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Novell’s Linux Business Does NOT Climb Since its Deal with Microsoft (Updated)

Posted in Deception, Finance, GNU/Linux, GPL, Microsoft, Novell at 2:59 pm by Dr. Roy Schestowitz

Don’t judge the health of a 25-year marriage based on the honeymoon

The press if going ga-ga after Justin Steinman’s claim that Novell is doing well despite and because of the deal with Microsoft. But Justin is a PR agent, and the reporters do not bother to perform a quick and independent sanity check.

I was going to write more about this tomorrow because I’m submitting my thesis today (didn’t have any free time), but while the press is blindly spreading such disinformation, I can’t help it anymore. To keep this short, watch what we said just days ago and follow the links therein. It’s clear that while Steinman says:

“The affect on sales year over year, for Novell’s first three quarters of our fiscal year, which ends Oct. 31 — our Linux business was up 243%”

Ron Hovsepian confusedThe reality is (from last week’s news): “As Linux sales slowed in subsequent quarters — from year-over-year growth of 659 percent to 114 percent to 95 percent — executives have backed away from espousing the importance of Linux orders to Novell’s overall business strategy.

This comes from the article, “One year after Microsoft deal, Novell’s Linux sales growth slows,” which shows that Novell/Microsoft’s quota of SUSE coupons has almost been exceeded and the ‘gift’ (as in “Greek bearing gift”) runs out. We have covered many such articles and this one just happens to be the most recent. The articles are consistent, and it’s a damn shame that ComputerWorld decided to blindly project (or echo) Novell’s PR pitch.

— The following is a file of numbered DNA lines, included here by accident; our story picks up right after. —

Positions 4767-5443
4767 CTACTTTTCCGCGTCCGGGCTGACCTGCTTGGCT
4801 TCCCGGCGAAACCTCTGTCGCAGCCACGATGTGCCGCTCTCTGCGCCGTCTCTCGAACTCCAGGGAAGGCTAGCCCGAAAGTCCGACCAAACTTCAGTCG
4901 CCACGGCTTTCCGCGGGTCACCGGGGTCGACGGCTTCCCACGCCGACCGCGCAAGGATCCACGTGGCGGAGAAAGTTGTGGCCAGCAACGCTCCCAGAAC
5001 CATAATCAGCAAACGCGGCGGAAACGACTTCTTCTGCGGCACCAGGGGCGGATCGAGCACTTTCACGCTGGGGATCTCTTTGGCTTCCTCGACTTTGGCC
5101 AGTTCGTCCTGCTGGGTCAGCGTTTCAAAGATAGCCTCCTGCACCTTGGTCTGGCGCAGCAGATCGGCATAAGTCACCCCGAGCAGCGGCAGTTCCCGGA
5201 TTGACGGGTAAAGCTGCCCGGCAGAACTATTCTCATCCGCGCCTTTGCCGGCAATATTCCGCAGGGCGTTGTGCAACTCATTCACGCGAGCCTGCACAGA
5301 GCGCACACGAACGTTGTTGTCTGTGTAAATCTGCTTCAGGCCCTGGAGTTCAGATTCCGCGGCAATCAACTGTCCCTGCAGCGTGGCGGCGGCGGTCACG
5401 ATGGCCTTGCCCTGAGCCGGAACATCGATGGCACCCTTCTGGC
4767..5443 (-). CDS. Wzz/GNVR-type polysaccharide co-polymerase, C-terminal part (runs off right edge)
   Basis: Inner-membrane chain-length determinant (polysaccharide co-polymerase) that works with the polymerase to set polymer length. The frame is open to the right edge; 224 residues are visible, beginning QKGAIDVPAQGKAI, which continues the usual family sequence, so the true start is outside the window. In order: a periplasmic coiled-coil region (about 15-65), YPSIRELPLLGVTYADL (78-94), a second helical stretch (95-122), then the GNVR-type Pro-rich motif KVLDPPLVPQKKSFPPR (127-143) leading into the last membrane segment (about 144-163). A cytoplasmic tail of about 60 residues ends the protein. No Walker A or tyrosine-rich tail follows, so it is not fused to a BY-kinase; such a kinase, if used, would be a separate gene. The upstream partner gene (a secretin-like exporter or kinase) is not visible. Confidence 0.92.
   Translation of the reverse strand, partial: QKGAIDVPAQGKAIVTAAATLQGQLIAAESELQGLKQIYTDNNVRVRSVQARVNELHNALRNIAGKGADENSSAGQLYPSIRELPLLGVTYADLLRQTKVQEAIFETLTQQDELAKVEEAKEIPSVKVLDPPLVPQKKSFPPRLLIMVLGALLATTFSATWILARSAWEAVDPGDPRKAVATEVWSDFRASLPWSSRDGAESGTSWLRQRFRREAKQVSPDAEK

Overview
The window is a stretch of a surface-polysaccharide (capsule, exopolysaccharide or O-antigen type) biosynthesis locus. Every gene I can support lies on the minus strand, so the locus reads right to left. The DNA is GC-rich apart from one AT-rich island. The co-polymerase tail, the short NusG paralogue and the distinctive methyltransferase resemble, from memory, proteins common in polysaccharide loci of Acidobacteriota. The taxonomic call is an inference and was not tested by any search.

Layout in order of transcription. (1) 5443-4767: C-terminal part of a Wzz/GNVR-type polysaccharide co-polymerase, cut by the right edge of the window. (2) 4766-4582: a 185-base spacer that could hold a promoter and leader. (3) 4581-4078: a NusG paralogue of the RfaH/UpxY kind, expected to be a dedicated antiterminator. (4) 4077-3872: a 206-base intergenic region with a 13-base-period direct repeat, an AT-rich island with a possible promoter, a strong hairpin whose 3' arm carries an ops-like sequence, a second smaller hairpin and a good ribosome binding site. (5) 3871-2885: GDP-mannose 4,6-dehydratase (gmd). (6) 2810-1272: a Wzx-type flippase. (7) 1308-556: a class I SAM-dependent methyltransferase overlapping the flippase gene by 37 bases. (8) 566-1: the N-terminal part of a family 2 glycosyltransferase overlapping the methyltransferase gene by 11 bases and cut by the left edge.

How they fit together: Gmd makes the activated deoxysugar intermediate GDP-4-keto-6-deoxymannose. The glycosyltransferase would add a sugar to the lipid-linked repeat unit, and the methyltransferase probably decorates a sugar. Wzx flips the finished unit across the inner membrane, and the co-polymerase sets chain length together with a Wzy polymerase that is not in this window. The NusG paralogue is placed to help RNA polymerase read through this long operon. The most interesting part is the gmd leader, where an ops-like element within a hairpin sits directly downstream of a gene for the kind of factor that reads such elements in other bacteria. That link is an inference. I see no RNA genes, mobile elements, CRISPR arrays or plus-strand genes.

Quick temporary boosts cannot be described as a climb, especially when they involve an ill reliance on a fierce rival, which has already backstabbed Novell.

There is some similar misinterpretation about the GPLv3 at the moment, with figures that come from Evans Data. Keep on eye only on Palamida, which shows that GPLv3 adoption keeps climbing.

Update: another source agrees. Hours after we had posted this item. the following was posted elsewhere.

Details Needed On Novell’s Allegedly Soaring Linux Sales

Slashdot is linking to a story supposedly showing that Novell’s Linux business has seen amazing growth in the nine months since they signed a controversial patent deal with Microsoft. “The affect on sales year over year, for Novell’s first three quarters of our fiscal year, which ends Oct. 31 — our Linux business was up 243 percent year over year,” said Novell exec Justin Steinman. But so far, at least, this growth doesn’t appear to be reflected in Novell’s financial results. If my math is right, Novell’s revenue for “Linux platform products” totaled $32 million in the first three quarters of 2006, while the total for the first three quarters of 2007 is $53 million.

Once again, Novell’s PR spins like a ballerina. I’ve left a comment in Slashdot.

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  1. Harsh Chaudhry said,

    September 28, 2007 at 9:55 am


    Could you please provide a permalink to the slashdot story?

  2. NoDough said,

    September 28, 2007 at 10:16 am